A palliative care nurse is a clinical nurse specialist who cares for people with advanced illness or who are dying. They are trained in pain and symptom control as well as giving emotional support to patients with a terminal illness and their carers. These nurses may work in hospitals, hospices and the community.
This may involve the palliative care service providing advice alongside the patient's own doctor and district nurse to enable someone to stay in their own home.
Many teams also provide extended specialist palliative nursing, medical, social and emotional support and care in the patient's home, otherwise known as ‘Hospice at Home'.
Some of the key aims of palliative care, as defined by The National Institute for Health and Clinical Excellence (NICE), are to:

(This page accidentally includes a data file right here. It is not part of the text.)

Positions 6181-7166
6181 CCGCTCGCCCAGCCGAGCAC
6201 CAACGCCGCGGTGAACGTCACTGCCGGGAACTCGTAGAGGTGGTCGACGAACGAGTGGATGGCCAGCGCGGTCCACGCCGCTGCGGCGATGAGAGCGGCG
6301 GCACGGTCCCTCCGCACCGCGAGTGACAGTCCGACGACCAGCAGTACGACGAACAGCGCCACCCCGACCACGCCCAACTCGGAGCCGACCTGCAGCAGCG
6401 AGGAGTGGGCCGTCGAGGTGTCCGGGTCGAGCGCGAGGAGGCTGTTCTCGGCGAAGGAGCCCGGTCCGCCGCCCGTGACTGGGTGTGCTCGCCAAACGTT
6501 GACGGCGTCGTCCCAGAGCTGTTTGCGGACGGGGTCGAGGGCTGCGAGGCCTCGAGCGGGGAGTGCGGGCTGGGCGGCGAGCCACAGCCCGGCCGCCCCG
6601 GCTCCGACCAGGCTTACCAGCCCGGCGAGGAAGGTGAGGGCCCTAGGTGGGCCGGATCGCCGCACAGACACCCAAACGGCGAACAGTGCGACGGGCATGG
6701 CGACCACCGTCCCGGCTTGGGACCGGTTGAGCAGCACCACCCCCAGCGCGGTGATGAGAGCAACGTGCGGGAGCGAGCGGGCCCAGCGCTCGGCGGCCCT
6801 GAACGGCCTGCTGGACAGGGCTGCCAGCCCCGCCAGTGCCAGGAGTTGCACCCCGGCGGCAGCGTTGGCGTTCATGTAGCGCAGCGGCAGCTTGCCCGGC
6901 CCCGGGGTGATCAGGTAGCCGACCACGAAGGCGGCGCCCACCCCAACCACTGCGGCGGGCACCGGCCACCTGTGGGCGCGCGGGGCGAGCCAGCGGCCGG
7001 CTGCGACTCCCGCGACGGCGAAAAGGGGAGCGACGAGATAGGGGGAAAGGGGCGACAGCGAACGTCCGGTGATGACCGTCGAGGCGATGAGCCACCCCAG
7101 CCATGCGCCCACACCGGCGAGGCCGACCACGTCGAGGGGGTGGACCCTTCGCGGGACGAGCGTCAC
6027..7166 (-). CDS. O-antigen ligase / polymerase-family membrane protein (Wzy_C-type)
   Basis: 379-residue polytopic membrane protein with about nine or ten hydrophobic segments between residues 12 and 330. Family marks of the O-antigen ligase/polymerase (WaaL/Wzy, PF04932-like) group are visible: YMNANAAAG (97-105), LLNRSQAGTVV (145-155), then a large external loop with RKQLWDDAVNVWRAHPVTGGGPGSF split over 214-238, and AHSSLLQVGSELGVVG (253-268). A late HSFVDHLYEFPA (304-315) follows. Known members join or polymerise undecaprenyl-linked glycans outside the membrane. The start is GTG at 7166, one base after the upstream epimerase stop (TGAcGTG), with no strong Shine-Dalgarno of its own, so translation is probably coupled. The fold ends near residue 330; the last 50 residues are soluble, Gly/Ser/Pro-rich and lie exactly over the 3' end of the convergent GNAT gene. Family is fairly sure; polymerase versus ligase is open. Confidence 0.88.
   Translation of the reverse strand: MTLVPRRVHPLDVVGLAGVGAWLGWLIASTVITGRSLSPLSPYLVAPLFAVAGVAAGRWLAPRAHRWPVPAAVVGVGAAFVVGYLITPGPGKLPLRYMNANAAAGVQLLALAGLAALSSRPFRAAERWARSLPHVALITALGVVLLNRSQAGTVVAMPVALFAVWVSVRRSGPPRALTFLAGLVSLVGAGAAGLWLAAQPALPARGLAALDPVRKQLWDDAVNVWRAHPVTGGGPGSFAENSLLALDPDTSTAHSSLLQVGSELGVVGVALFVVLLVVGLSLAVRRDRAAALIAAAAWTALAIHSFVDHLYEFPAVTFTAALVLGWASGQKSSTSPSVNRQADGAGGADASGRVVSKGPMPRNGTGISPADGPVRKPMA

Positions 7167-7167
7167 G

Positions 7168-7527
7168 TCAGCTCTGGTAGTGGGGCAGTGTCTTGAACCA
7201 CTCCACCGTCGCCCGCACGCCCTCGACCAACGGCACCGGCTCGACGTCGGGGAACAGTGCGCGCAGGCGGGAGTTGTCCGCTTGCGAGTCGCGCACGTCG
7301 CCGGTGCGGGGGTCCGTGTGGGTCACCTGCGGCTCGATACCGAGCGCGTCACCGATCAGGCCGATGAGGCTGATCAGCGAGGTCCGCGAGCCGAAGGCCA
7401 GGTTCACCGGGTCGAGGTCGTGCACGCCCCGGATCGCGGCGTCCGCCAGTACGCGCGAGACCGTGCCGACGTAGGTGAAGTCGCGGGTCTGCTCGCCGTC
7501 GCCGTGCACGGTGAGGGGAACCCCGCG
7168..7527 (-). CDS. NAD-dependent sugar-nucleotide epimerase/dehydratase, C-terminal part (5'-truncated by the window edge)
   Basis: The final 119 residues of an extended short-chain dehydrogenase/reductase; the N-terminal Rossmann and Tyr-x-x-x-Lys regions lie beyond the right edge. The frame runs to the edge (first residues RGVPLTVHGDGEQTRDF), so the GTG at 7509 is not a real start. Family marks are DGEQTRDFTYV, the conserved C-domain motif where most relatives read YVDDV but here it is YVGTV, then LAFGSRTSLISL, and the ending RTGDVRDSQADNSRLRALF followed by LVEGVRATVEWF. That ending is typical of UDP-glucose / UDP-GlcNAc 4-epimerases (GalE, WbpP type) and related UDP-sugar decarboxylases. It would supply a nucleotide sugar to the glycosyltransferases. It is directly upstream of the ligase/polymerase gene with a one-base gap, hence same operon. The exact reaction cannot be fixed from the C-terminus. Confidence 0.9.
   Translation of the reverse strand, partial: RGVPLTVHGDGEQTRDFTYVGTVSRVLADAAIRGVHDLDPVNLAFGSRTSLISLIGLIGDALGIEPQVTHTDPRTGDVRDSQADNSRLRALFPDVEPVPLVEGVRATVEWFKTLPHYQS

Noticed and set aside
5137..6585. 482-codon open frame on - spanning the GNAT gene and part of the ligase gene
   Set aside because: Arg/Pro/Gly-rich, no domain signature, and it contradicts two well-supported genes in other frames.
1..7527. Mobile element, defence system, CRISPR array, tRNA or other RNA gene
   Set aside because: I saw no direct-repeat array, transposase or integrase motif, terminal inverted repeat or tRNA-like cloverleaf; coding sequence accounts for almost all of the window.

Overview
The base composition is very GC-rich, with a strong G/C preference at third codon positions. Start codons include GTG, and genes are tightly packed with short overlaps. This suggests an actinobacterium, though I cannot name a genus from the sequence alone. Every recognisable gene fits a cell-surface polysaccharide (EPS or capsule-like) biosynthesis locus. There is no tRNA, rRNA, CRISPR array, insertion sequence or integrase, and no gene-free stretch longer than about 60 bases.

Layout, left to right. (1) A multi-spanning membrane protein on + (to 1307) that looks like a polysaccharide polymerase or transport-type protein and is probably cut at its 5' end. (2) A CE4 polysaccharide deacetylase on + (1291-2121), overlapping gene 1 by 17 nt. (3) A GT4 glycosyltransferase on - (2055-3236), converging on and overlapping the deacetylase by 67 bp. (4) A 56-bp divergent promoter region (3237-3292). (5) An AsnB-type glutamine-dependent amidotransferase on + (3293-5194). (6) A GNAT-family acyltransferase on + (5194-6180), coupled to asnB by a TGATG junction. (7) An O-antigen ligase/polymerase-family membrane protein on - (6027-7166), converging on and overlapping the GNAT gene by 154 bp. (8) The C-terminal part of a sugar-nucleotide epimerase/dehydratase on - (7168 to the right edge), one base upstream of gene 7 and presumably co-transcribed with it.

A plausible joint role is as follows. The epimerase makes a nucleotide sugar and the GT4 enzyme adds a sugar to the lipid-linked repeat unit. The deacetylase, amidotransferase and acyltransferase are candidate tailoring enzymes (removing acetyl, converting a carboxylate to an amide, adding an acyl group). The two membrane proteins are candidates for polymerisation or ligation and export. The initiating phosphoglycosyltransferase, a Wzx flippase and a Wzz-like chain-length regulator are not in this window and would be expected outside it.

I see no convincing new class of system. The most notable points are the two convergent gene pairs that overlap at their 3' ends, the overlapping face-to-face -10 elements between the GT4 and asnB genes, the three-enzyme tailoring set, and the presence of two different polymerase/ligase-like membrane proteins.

- Provide relief from pain and other distressing symptoms
- Offer a support system to help the family cope during the patient's illness and with their bereavement
- Integrate the psychological and spiritual aspects of patient care
- Offer a support system to help patients live as actively as possible until they die
Care from a palliative care nurse may be provided as a result of a referral by a GP, hospital team or district nurse.
Many palliative care nurses are called Macmillan nurses and you can learn more about them on this page on the Macmillan Cancer Support website